Women from polygamist sect ask Texas governor to intervene

SAN ANGELO — The mothers of children removed from a West Texas polygamist sect’s ranch after an abuse allegation are appealing to Gov. Rick Perry for help.

In a letter sect members say was mailed to Perry on Saturday, the mothers from the Fundamentalist Church of Jesus Christ of Latter Day Saints claim some of their children have become sick and even required hospitalization.

They also say children have been questioned about things they know nothing about since they were placed in the legal custody of the state.

Perry’s spokesman Robert Black said Sunday that he had not seen the letter and couldn’t comment.

Some 416 children were rounded up and placed in temporary custody 11 days ago, after a domestic violence hot line recorded a complaint from a 16-year-old girl. She said she was suffering physical and sexual abuse at the hands of her 50-year-old husband.

FLDS bought the 1,700-acre fenced ranch, a former game preserve, in 2003. A number of large dormitory-style homes have been built, along with a small medical facility, a cheese factory, a rock quarry, a water treatment plant and a white limestone temple.

Interviews with law enforcement authorities and former members of the sect depict the Yearning for Zion Ranch as an outpost whose adult residents were considered the sect’s elite. They were hand-picked by the church’s leader, Warren Jeffs, who was convicted last year in Utah of being an accomplice to rape for arranging the marriage of a 14-year-old girl to her cousin.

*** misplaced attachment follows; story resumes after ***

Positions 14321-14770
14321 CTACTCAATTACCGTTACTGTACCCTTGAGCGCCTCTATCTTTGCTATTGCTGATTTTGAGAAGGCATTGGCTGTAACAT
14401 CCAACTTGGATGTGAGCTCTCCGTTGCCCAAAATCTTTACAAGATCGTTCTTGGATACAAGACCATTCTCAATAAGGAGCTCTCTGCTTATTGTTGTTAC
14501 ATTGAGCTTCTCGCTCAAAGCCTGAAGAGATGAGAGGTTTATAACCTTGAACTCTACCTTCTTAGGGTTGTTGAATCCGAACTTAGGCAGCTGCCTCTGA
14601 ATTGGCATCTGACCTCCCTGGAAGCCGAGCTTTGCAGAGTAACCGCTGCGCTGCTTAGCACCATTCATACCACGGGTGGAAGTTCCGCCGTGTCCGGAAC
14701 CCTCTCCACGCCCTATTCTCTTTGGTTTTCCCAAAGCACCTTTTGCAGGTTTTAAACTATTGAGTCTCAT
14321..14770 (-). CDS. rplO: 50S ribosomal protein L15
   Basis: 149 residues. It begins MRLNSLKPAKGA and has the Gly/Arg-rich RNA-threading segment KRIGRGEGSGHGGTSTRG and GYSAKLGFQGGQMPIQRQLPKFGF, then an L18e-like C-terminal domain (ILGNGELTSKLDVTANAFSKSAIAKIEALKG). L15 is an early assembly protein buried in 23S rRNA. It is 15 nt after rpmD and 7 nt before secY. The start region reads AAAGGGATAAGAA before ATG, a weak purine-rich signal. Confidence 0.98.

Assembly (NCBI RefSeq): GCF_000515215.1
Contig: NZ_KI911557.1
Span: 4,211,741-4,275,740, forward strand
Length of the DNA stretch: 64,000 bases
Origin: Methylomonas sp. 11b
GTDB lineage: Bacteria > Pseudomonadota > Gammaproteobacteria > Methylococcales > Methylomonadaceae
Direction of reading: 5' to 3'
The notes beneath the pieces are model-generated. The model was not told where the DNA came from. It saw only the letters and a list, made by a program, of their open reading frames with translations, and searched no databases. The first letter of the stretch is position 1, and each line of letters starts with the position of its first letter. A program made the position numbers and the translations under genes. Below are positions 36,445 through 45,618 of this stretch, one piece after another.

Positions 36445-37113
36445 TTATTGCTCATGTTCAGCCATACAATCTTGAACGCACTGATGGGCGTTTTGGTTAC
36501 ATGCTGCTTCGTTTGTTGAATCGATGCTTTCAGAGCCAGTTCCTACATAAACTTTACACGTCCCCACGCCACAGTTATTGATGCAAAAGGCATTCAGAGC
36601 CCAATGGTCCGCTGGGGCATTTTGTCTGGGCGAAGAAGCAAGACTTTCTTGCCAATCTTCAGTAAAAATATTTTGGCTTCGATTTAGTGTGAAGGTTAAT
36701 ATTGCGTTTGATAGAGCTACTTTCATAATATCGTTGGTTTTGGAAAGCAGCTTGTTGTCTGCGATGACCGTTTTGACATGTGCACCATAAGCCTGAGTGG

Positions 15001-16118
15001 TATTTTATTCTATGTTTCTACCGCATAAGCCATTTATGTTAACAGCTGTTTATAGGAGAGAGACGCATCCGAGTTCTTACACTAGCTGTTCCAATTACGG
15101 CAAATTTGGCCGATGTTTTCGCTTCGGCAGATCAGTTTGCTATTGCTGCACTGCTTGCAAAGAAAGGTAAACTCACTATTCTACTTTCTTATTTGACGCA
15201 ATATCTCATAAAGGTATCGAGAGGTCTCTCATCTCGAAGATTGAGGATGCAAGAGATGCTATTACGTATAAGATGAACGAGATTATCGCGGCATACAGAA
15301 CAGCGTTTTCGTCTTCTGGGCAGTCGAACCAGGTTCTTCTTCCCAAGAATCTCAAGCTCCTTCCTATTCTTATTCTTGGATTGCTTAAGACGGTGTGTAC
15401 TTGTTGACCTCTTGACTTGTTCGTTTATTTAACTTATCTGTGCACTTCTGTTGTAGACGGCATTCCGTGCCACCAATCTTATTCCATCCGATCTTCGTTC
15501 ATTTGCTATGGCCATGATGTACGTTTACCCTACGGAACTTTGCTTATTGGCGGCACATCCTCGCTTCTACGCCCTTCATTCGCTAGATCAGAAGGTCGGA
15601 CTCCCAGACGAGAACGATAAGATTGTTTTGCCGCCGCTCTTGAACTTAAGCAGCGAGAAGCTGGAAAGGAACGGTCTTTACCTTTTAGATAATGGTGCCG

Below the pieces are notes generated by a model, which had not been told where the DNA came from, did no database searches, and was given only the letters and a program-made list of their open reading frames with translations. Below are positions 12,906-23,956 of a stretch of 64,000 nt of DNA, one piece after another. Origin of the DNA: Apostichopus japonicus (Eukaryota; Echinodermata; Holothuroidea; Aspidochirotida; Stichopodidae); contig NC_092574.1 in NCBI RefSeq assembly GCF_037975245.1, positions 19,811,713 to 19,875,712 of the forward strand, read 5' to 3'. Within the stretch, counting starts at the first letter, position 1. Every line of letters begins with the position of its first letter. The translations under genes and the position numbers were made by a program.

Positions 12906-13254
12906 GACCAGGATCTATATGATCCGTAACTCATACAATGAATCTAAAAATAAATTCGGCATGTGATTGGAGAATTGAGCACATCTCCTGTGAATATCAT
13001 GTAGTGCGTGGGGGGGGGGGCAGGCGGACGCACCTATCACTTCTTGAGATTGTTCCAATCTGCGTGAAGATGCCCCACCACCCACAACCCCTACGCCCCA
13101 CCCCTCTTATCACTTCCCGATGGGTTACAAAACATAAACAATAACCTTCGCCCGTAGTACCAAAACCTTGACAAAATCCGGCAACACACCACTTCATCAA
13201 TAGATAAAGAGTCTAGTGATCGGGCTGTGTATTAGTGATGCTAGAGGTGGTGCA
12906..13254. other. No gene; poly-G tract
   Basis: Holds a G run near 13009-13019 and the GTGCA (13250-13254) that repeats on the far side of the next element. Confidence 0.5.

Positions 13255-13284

Jeffs dubbed those chosen for the ranch as the “elect” or “heart’s core,” selected to live in the “holy land,” as he called the compound. The adults were his most loyal followers and the young children the least “contaminated” by the outside world, former members say.

The mothers’ one-page letter, signed by three women who claim they represent others, says about 15 mothers were away from the property when their children were removed.

“We were contacted and told our homes had been raided, our children taken away with no explanation, and because of law enforcement blockade preventing entering or leaving the ranch, we were unable to get to our homes and had no-where to go,” it said. “As of Wednesday, April 9, 2008, we have been permitted to return to our empty, ransacked homes, heartsick and lonely.”

Theologically, Mormonism in turn is a cult of Christianity
Theologically, the FLDS is also considered to be a cult of Christianity
Sociologically, the FLDS is a high-demand, high-control, destructive cult. Among other things, it teaches and practices polygamy, breaks up families and marriages, and has engaged in arranged and forced marriages.
In contrast to the Mormon Church, the FLDS practices a more original version of Mormonism. Mormonism’s doctrines constantly change in response to outside pressure and realities.

Comments & resources by ReligionNewsBlog.com

The mothers said they want Perry to examine the conditions in which the removed children have been placed.